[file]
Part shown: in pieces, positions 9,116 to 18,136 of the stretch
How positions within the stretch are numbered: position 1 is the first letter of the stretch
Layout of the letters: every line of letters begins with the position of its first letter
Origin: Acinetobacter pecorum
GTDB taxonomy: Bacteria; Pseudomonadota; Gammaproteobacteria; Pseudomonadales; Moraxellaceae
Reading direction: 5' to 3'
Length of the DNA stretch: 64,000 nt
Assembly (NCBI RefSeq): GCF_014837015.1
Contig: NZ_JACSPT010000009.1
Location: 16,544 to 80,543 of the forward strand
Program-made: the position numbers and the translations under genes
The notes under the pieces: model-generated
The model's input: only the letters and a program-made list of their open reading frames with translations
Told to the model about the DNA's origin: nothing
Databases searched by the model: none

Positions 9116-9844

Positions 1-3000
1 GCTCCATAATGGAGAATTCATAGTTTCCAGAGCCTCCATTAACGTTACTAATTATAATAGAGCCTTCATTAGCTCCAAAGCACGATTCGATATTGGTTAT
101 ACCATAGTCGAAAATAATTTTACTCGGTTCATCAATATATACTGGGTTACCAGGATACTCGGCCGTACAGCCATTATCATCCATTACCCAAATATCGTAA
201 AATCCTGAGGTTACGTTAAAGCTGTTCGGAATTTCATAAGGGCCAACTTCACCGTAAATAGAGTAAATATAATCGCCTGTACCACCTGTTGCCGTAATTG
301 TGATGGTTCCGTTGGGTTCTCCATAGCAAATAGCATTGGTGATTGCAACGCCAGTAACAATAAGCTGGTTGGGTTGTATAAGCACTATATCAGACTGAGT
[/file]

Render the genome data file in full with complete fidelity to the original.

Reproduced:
Part shown: in pieces, positions 9,116 to 18,136 of the stretch
How positions within the stretch are numbered: position 1 is the first letter of the stretch
Layout of the letters: every line of letters begins with the position of its first letter
Origin: Acinetobacter pecorum
GTDB taxonomy: Bacteria; Pseudomonadota; Gammaproteobacteria; Pseudomonadales; Moraxellaceae
Reading direction: 5' to 3'
Length of the DNA stretch: 64,000 nt
Assembly (NCBI RefSeq): GCF_014837015.1
Contig: NZ_JACSPT010000009.1
Location: 16,544 to 80,543 of the forward strand
Program-made: the position numbers and the translations under genes
The notes under the pieces: model-generated
The model's input: only the letters and a program-made list of their open reading frames with translations
Told to the model about the DNA's origin: nothing
Databases searched by the model: none

Positions 9116-9844

Positions 1-3000
1 GCTCCATAATGGAGAATTCATAGTTTCCAGAGCCTCCATTAACGTTACTAATTATAATAGAGCCTTCATTAGCTCCAAAGCACGATTCGATATTGGTTAT
101 ACCATAGTCGAAAATAATTTTACTCGGTTCATCAATATATACTGGGTTACCAGGATACTCGGCCGTACAGCCATTATCATCCATTACCCAAATATCGTAA
201 AATCCTGAGGTTACGTTAAAGCTGTTCGGAATTTCATAAGGGCCAACTTCACCGTAAATAGAGTAAATATAATCGCCTGTACCACCTGTTGCCGTAATTG
301 TGATGGTTCCGTTGGGTTCTCCATAGCAAATAGCATTGGTGATTGCAACGCCAGTAACAATAAGCTGGTTGGGTTGTATAAGCACTATATCAGACTGAGT